Saskatchewan Roughriders estimate 2,000 playoff tickets still available
It’s been five years since Saskatchewan has welcomed the CFL in November.
Since then, a new stadium has been built, the Stampeders have lost in two Grey Cup Finals and a new team has entered the league.
Sunday marks the beginning of a new era in Roughriders history, of success in a new home.
“A home playoff game, in this stadium, we’ve been waiting for this,” Miriam Johnson, the Saskatchewan Roughriders marketing director, said.
“Historic Mosaic was one of those things, but this is the first playoff experience that we’ll have in new Mosaic Stadium. The season ticket holdsers are ready, our fans are ready, we’re really excited,” she said.
But Rider Nation hasn’t scrambled to buy up tickets. In fact, the game isn’t sold out.
“Weather is an issue every single year when we get to this point of the season and as you approach Grey Cup. It’s not a surprise, it’s not a shock,” Johnson said.
The Riders estimate there are still some two thousand tickets available, something that hasn’t been true in the past.
In 2013, the Riders had issues filling out the additional seating they had added for the Grey Cup run, but still had 30,942 fans attend the game – just three off of a sellout for the standard seating.
Beyond that, the last time the Riders were 2,000 fans short of a sellout was in 2007 when they hosted the Calgary Stampeders at just 28,800 fans.
“I remember in 1988, they hadn’t had a playoff game since 1976, and there was so much talk about getting into the playoffs let alone having a home playoff game. When they finally got one, it didn’t sell out,” Rob Vanstone, a Regina sports columnist, said.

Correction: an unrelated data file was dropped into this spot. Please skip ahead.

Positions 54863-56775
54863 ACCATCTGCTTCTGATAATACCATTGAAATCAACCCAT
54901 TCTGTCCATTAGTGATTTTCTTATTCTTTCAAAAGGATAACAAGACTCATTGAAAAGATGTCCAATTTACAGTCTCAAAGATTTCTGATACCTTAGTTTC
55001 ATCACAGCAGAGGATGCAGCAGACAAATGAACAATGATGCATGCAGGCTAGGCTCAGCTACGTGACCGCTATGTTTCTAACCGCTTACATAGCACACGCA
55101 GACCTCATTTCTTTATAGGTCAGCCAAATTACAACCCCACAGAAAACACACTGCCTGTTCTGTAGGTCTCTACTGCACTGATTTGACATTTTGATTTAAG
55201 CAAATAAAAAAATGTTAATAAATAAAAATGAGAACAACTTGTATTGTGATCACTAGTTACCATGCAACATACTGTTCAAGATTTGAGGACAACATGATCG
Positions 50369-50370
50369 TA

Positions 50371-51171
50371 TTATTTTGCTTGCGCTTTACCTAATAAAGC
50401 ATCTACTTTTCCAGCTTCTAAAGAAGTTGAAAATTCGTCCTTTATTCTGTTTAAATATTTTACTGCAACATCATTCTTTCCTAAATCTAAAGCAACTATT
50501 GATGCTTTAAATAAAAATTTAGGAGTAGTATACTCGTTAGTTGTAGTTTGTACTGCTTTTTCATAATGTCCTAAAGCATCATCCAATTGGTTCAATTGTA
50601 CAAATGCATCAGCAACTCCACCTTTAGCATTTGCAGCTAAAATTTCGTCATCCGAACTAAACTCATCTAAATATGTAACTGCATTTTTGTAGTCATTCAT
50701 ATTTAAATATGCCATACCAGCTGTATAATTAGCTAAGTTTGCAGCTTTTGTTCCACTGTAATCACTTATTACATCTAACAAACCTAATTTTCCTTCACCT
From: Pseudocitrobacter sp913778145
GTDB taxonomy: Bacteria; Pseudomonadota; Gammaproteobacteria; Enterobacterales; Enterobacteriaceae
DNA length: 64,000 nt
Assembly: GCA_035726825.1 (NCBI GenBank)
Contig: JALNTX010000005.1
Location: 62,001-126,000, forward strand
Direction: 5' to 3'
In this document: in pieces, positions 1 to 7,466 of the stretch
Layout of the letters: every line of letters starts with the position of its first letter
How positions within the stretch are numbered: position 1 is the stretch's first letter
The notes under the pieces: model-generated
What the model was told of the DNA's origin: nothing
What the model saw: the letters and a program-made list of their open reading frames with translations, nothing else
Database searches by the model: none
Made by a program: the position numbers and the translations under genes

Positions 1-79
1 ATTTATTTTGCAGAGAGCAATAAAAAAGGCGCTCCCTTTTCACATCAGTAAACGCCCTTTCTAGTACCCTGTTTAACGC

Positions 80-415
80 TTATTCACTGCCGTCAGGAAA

Despite the amount of tickets remaining, the Riders say they’re pleased with how attendance is panning out.
“We’ve moved a tremendous amount, especially since we were named our opponent of Winnipeg, so they’ve been moving really fast. We’re not really concerned right now that we’re not announcing a sellout, but we’re hopeful that Rider Nation does still come out and support the team,” Johnson said.
Vanstone believes the biggest factor is the weather; Environment Canada predicts a brisk high of -10 C.
“It’s just increasingly convenient not to go to a live sporting event. If it’s a nice night, nice day, sure, but when we’re standing here freezing and the forecast isn’t supposed to change significantly for Sunday, the elements have got to be a factor,” Vanstone said.
But cold is nothing new to Saskatchewan, and it’s that resilience that the Riders are relying on.
“There’s five weeks to winter still. There’s going to be times to hole up, and be in the comfort of your warmth and your house, but we really would love if Rider Nation came to support [us],” Johnson said.
If the Riders estimates are correct, they’ve sold less tickets than their average attendance this season – and less than when they last played the Blue Bombers at home – but for the team, any home support is an advantage.
“Anytime you can be in front of Rider Nation, 13th man, is big and hats off to them for supporting us all season long and we can reward them with a home playoff game,” Roughriders QB Zach Collaros said.
Tickets are still available through the Riders ticket office or online, and will remain so until game time – or – as the Riders hope, they sell out.
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